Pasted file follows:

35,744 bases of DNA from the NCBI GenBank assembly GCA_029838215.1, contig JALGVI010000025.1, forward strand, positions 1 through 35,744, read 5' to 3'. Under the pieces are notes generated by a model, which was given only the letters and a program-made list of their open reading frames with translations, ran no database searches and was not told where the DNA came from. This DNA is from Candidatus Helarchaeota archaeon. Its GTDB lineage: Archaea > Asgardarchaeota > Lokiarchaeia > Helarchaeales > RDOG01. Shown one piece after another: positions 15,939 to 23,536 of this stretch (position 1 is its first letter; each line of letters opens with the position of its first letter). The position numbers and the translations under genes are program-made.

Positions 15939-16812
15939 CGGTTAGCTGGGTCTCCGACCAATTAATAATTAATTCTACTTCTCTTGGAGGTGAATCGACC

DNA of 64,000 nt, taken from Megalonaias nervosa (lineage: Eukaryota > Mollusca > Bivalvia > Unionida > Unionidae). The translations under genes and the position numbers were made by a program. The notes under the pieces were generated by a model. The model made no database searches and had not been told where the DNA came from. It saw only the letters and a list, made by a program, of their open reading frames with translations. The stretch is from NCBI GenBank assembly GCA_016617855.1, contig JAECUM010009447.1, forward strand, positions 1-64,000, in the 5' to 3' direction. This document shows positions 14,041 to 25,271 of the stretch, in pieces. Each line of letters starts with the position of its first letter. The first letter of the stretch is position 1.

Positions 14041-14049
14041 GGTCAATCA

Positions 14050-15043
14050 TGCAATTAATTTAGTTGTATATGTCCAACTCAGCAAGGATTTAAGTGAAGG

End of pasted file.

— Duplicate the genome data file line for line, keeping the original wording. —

35,744 bases of DNA from the NCBI GenBank assembly GCA_029838215.1, contig JALGVI010000025.1, forward strand, positions 1 through 35,744, read 5' to 3'. Under the pieces are notes generated by a model, which was given only the letters and a program-made list of their open reading frames with translations, ran no database searches and was not told where the DNA came from. This DNA is from Candidatus Helarchaeota archaeon. Its GTDB lineage: Archaea > Asgardarchaeota > Lokiarchaeia > Helarchaeales > RDOG01. Shown one piece after another: positions 15,939 to 23,536 of this stretch (position 1 is its first letter; each line of letters opens with the position of its first letter). The position numbers and the translations under genes are program-made.

Positions 15939-16812
15939 CGGTTAGCTGGGTCTCCGACCAATTAATAATTAATTCTACTTCTCTTGGAGGTGAATCGACC

DNA of 64,000 nt, taken from Megalonaias nervosa (lineage: Eukaryota > Mollusca > Bivalvia > Unionida > Unionidae). The translations under genes and the position numbers were made by a program. The notes under the pieces were generated by a model. The model made no database searches and had not been told where the DNA came from. It saw only the letters and a list, made by a program, of their open reading frames with translations. The stretch is from NCBI GenBank assembly GCA_016617855.1, contig JAECUM010009447.1, forward strand, positions 1-64,000, in the 5' to 3' direction. This document shows positions 14,041 to 25,271 of the stretch, in pieces. Each line of letters starts with the position of its first letter. The first letter of the stretch is position 1.

Positions 14041-14049
14041 GGTCAATCA

Positions 14050-15043
14050 TGCAATTAATTTAGTTGTATATGTCCAACTCAGCAAGGATTTAAGTGAAGG